3. How should I plan my day(s)?

  • Obviously all that paperwork I mentioned in question one is going to come in handy here. Beyond that, what you do at BEA is up to you. This year I am registered as Press (still get a thrill saying that!) and I go on my own time. That means I have no obligations except to do what I want and document it. And I want to go to signings. I plot out the signing schedules for any authors I am interested in–first in the autographing area, then the in-booth signings (which should be up soon). I also make a mental note of galley drops (publishers usually give out schedules for drops daily).
  • Prioritize: The key is to note when everything you want to do is happening. In any given time slot it’s likely you can do multiple things, but sometimes you can’t. Know what is most important to you and know how much time you want to spend on it–generally I pick some books and say to myself “Okay, this is why I’m at BEA today.” and that determines what else happens at BEA that day.
  • Make time to eat: Seriously. I tend to frequent the food court, but really eating anywhere is fine. Food is important and you won’t make it through the day otherwise.
  • Bags: Remember that tote and rolling suitcase you’re bringing? The tote will be used on the show floor (where no rolling luggage is allowed) to hold galleys you pick up. There is a 100% chance you will get totes throughout BEA but it’s always good to have a sturdy one you already like–just in case. The suitcase is literally the MOST important thing to bring. Before the show starts, drop the suitcase in a coat check area for five bucks. Now, throughout the day, you can drop your books into the suitcase. At the end of the day you can roll your suitcase home or to your hotel. Easy.

4. What should I expect at BEA?

  • Fun: If you love books, BEA is a great time. It’s a little overwhelming but there is lots of fun to be had.
  • Books: No matter how many books you think you will take home, know that you will be getting more than that. (Thus the rolling bag.)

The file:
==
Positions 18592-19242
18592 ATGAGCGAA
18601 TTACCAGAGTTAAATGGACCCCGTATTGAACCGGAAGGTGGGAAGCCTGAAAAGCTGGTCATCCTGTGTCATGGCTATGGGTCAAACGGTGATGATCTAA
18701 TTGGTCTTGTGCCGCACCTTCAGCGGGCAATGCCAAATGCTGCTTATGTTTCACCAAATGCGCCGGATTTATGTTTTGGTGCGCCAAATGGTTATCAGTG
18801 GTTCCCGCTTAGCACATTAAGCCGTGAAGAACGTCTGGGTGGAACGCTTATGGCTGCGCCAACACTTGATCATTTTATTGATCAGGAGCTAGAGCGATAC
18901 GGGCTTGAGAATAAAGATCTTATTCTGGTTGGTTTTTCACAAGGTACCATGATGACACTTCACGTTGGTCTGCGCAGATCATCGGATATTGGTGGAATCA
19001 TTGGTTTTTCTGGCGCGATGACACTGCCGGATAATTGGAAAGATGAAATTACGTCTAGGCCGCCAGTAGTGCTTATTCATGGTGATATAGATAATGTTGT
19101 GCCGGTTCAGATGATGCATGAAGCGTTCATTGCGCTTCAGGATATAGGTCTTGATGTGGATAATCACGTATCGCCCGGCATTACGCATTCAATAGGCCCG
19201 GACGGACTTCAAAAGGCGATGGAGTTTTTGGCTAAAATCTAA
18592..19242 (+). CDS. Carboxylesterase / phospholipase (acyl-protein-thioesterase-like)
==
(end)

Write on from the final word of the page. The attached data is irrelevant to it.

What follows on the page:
• Lines: I can’t speak to how the panels and talks are at BEA because I never go to them but the signings are a blast. You will wait on lines for a lot of BEA but mostly it’s worth it.

5. What’s the one thing everyone should remember when planning BEA?

  • Talk to everyone: I’m better at this now, but don’t be afraid to say hi to people. If you see someone from Twitter, wave. If you love a book and see the author, say hello. If a publicist just made your day finding the last ARC for the only book you wanted that day, let them know. Pass out cards, make friends. Find contacts. I’m not saying you’re going to get a new job at BEA. But you might make some new friends–especially if you hang out with the bloggers.

Those are all of the tips I have to share for a successful BEA. If you have more (or have some questions I didn’t answer), let’s chat in the comments!

Week in Review: May 4


This week on the blog you can check out:

I made it through April! I blogged every day! I hope you enjoyed the poems and things I shared.

This week has been busy and I’m dashing this off last minute on Saturday night because Sunday I’ll be going to a signing to see Morgan Matson and Jenny Han with Nicole. I’m sure it’ll be rad.

How was YOUR week?




Author Interview Kathy McCullough on Don’t Expect Magic

Kathy Mccullough author photoKathy McCullough is here today to talk about one of my favorite books Don’t Expect Magic which takes a very unconventional spin on the Fairy Godmother stories you might know. I read this book back in 2012 and I still think about it quite a bit. When I found out a sequel called Who Needs Magic? came out in 2013 I was even more excited and reached out to Kathy to see if she’d talk to me here on the blog.

Miss Print (MP): Can you tell us a bit about your path as a writer? How did you get to this point?